Endpoint Protection

Android banking malware blocks victims’ outgoing calls to customer service 

07-14-2016 08:59 AM

In March 2016, newer variants of the Android.Fakebank.B family arrived with call-barring functionality. The feature aims to stop customers of Russian and South Korean banks from cancelling payment cards that the malware stole. The latest version of the threat shows how Android banking malware continues to evolve.

Once installed, the new Android.Fakebank.B variants register a BroadcastReceiver component that gets triggered every time the user tries to make an outgoing call. If the dialed number belongs to any of the customer service call centers of the target banks, the malware programmatically cancels the call from being placed.

figure1_Korean_Banks_0.png
Figure. Code responsible for programmatically canceling outgoing calls to South Korean banks

We have observed the variants targeting financial institutions in Russia and South Korea. The following are some of the customer care numbers that the variants are blocking:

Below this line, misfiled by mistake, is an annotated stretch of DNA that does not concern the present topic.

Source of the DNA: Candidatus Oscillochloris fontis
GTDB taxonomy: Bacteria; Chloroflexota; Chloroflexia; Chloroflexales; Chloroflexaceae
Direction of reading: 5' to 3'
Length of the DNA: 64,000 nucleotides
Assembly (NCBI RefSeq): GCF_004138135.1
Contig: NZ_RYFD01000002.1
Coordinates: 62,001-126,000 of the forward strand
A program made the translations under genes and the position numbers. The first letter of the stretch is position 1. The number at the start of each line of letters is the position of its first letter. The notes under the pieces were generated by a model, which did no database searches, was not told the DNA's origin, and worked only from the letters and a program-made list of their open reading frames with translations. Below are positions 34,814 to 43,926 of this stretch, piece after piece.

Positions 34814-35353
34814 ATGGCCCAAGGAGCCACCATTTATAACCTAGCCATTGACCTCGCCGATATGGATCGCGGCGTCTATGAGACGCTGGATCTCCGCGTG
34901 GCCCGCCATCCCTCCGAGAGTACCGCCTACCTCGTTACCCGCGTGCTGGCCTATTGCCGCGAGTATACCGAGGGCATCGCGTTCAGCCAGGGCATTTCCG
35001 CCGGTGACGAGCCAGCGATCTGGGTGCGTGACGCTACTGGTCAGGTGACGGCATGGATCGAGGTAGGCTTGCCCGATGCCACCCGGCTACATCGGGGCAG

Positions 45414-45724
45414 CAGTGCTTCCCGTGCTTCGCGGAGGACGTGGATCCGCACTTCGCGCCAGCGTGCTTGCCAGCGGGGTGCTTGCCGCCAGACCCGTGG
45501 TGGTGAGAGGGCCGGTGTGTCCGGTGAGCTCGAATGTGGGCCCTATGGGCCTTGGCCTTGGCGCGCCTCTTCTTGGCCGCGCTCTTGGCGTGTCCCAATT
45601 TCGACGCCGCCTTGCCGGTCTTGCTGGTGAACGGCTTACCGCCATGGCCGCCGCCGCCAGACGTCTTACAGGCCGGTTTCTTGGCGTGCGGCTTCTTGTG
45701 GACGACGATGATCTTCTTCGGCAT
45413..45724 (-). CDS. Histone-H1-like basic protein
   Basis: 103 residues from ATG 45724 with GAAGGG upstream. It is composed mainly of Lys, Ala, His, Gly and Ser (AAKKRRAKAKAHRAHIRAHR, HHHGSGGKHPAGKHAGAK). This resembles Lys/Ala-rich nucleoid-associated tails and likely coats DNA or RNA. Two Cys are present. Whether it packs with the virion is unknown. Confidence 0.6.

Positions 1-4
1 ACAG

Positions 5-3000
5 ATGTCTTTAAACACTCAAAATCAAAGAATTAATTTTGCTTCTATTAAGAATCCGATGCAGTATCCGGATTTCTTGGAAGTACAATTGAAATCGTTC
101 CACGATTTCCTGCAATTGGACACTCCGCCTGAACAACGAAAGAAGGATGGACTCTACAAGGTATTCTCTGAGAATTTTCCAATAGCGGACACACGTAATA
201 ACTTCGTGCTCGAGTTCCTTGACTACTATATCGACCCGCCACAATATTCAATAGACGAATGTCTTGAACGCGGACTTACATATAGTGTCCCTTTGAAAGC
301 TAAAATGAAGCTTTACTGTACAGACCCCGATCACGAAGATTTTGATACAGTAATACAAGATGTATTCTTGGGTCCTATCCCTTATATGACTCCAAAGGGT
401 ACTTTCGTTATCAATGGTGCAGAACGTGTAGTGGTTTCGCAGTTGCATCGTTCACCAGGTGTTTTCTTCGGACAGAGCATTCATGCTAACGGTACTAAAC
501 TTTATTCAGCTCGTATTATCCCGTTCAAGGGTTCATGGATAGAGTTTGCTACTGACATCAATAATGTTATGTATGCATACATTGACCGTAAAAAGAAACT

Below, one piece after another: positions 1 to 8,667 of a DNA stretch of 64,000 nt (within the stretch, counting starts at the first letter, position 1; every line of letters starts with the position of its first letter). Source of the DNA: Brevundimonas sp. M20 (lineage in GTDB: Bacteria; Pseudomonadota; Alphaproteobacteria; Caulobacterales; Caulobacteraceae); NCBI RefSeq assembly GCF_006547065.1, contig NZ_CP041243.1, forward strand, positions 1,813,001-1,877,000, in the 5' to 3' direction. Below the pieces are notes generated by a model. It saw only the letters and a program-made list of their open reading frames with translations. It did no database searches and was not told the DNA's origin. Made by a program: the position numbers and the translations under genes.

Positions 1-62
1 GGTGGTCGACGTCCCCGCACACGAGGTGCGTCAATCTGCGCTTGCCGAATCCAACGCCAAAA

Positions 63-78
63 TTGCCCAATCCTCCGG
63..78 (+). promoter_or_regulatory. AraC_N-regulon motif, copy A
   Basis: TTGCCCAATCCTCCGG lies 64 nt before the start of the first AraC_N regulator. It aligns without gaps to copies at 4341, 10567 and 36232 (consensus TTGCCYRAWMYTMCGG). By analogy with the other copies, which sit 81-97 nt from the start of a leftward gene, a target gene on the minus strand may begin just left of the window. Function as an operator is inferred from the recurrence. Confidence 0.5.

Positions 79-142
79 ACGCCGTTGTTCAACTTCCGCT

• KB Bank: 15999999
  • KEB Hana Bank: 15991111
  • NH Bank: 15442100 and 15882100
  • Sberbank: 80055550
  • SC Bank: 15881599 and 15889999
  • Shinhan Bank: 15448000, 15778000, and 15998000

Typically, when a banking customer calls a customer care number through a registered mobile device, their call will be routed to an Interactive Voice Response (IVR) System. By blocking these numbers, the malware creators can stop a victim from asking their bank to cancel payment cards that the variants stole. This also gives the malware more time to steal data from the compromised device. Affected users can still find other channels, such as email or landline calls, to reach customer care.

Mitigation
Symantec recommends users follow these best practices to stay protected from mobile threats:

  • Keep your software up to date
  • Refrain from downloading apps from unfamiliar sites and only install apps from trusted sources
  • Pay close attention to the permissions requested by apps
  • Install a suitable mobile security app, such as Norton, to protect your device and data
  • Make frequent backups of important data


Protection
Symantec and Norton products detect the threats discussed in this blog as:

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